Jewish Film Festival 2019

THE JEWISH FILM FESTIVAL, 2019.

For audiences looking through the program for the Jewish Film Festival, here is one suggestion. And, it is a suggestion for movie lovers and film buffs.

Included in the program are several documentaries which focus on films, on actors, on critics, on directors, on movie moguls.

Any audience, even those with a small affection for Fiddler on the Roof, there is a film which is most enjoyable but could serve as a masterclass, Fiddler: A Miracle of Miracles. It goes back to the Ukrainian/Russian stories of Sholem Aleichem and some silent film versions of his stories of Tevye, the decision in the 1960s to create the musical, with composer Jerry Bock and lyricist Sheldon Harnick filmed talking at the time about their collaboration as well as their reflections 50 years later. There is an exhilarating section showing Jerome Robbins creating the choreography.

So many scenes are re-created from different stage versions as well as excerpts from the film with Topol. There is an opportunity to hear the songs, again in various versions, including a 2018 New York Yiddish version. And this documentary shows how universal the themes are, focusing on the plight of so many 21st-century refugees.

And, speaking of refugees from Russia, there is a very interesting, more than might have been anticipated, documentary on the life and career of actor, Anton Yelchin, killed in an accident at the age of 27, Love, Antosha. His parents were celebrated Russian ice skaters, experiencing anti-Semitic attitudes and migrating from Russia the end of the 1980s. Fortunately, for our appreciation of their son, Anton, they continually filmed him and so there is a great deal of footage from his early life, an exuberant boy, as well as footage of auditions, clips from his many films, appreciative comments from many of his fellow actors and directors. An arresting portrait.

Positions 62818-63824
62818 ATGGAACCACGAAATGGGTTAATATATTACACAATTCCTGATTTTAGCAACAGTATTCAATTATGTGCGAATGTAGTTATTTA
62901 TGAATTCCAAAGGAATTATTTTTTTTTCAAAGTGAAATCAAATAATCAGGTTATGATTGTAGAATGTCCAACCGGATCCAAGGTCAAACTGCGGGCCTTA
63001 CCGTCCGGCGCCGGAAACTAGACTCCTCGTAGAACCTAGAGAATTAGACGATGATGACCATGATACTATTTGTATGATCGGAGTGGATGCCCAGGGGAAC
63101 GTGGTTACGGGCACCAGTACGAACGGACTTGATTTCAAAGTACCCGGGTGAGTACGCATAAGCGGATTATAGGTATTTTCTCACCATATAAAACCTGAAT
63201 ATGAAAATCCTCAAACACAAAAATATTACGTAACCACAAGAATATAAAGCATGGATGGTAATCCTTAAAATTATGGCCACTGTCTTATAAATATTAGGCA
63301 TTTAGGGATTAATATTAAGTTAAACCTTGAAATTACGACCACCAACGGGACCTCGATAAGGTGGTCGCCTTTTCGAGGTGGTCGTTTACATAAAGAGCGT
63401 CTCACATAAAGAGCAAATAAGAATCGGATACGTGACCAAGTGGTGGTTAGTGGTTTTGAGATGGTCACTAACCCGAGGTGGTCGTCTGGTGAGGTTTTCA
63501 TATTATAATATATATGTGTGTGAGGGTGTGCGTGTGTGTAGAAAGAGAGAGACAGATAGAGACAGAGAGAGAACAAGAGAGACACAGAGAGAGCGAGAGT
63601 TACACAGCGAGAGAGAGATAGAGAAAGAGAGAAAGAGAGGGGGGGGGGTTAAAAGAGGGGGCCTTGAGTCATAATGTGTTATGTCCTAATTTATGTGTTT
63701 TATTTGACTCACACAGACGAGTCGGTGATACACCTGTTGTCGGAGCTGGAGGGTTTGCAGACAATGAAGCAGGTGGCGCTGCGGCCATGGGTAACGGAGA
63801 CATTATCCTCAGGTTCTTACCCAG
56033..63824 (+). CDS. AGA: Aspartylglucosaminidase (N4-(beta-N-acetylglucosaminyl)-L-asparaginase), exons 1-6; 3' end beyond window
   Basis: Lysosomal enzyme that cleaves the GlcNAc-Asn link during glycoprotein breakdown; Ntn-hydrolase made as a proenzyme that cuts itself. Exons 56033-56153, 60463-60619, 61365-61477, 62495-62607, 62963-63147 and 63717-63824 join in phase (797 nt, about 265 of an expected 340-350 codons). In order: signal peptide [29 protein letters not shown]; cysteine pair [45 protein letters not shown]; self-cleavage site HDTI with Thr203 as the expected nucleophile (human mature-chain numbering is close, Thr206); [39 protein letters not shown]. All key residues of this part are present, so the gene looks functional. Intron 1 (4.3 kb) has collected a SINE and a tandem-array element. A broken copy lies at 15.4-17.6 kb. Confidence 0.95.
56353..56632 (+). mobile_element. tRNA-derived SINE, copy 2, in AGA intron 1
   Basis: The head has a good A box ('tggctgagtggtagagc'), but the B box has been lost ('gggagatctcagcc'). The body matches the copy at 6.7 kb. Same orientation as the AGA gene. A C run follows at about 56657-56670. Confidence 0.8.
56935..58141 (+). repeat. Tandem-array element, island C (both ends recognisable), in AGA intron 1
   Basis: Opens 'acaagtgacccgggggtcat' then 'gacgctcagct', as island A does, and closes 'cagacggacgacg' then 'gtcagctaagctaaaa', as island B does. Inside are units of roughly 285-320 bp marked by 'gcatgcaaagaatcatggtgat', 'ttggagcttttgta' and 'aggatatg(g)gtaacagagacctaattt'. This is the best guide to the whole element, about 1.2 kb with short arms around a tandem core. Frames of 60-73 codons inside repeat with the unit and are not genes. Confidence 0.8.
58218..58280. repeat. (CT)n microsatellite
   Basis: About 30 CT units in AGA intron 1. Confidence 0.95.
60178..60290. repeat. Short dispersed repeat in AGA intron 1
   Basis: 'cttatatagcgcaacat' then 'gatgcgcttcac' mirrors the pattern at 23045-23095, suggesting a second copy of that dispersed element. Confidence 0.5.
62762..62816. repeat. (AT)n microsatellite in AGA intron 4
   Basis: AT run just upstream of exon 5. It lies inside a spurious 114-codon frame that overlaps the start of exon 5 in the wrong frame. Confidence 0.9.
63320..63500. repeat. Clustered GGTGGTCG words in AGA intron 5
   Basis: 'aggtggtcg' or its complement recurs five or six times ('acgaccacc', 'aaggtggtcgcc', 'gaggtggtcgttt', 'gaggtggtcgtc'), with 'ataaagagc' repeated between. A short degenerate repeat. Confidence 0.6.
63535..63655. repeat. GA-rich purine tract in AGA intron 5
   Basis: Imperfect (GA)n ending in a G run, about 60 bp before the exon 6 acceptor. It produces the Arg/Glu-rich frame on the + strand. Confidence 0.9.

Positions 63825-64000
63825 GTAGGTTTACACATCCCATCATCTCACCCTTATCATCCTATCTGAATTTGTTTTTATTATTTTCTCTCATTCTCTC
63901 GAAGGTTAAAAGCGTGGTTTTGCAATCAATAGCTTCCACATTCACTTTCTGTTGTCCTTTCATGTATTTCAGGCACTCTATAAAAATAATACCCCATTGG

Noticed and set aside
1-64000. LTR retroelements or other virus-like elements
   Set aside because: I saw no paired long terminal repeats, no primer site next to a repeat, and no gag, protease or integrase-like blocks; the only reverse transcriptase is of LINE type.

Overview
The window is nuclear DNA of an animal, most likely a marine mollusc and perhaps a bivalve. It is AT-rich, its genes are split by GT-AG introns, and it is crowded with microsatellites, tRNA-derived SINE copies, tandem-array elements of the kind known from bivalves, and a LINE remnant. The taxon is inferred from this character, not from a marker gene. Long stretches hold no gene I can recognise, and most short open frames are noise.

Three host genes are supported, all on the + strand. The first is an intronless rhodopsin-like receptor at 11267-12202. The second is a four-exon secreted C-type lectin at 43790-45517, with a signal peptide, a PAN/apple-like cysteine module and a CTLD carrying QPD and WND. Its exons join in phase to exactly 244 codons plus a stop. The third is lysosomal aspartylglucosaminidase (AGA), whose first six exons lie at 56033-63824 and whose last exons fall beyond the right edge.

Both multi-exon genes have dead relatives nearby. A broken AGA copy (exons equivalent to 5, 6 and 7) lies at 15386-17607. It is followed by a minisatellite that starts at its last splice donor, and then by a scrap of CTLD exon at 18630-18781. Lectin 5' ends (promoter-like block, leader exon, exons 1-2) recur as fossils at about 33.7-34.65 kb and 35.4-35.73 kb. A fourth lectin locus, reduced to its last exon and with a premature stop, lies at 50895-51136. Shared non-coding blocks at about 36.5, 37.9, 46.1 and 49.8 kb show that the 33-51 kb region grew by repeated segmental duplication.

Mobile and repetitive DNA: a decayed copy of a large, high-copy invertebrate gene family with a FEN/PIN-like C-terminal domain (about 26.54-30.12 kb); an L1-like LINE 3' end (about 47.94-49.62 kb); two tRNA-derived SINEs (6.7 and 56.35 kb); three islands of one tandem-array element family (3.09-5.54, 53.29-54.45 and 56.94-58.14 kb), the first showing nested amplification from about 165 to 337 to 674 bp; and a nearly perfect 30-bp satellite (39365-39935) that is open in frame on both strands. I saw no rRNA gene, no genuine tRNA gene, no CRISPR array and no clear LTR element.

And there is something for lovers of Casablanca, Curtiz,a fictional re-creation from Hungary of the difficulties of how to end the film, director Michael Curtiz often irascible, America’s entry into the war after Pearl Harbor and the government wanting the film, as did Jack Warner, to be a significant contribution to the war effort and American patriotism. Curtiz also has issues with his daughter and his ex-wife and attempts to get his sister out of Hungary (she was taken to Auschwitz). There are all kinds of themes about film production, the role of the writers, performances of the actors, and the complications from government liaisons and their pressures.

There is also a documentary about Pauline Kael, What She Said: the Art of Pauline Kael, one of the most renowned of American film critics of the 20th century but, often a dragon lady in her dealings with personalities and in her writing and judgements. This is an opportunity, especially for older audiences and those who love the movies of the past, to compare notes.

JIFF    Opens October 23rd

Peter Malone MSC is an Associate of the Australian Catholic Office for Film and Broadcasting.


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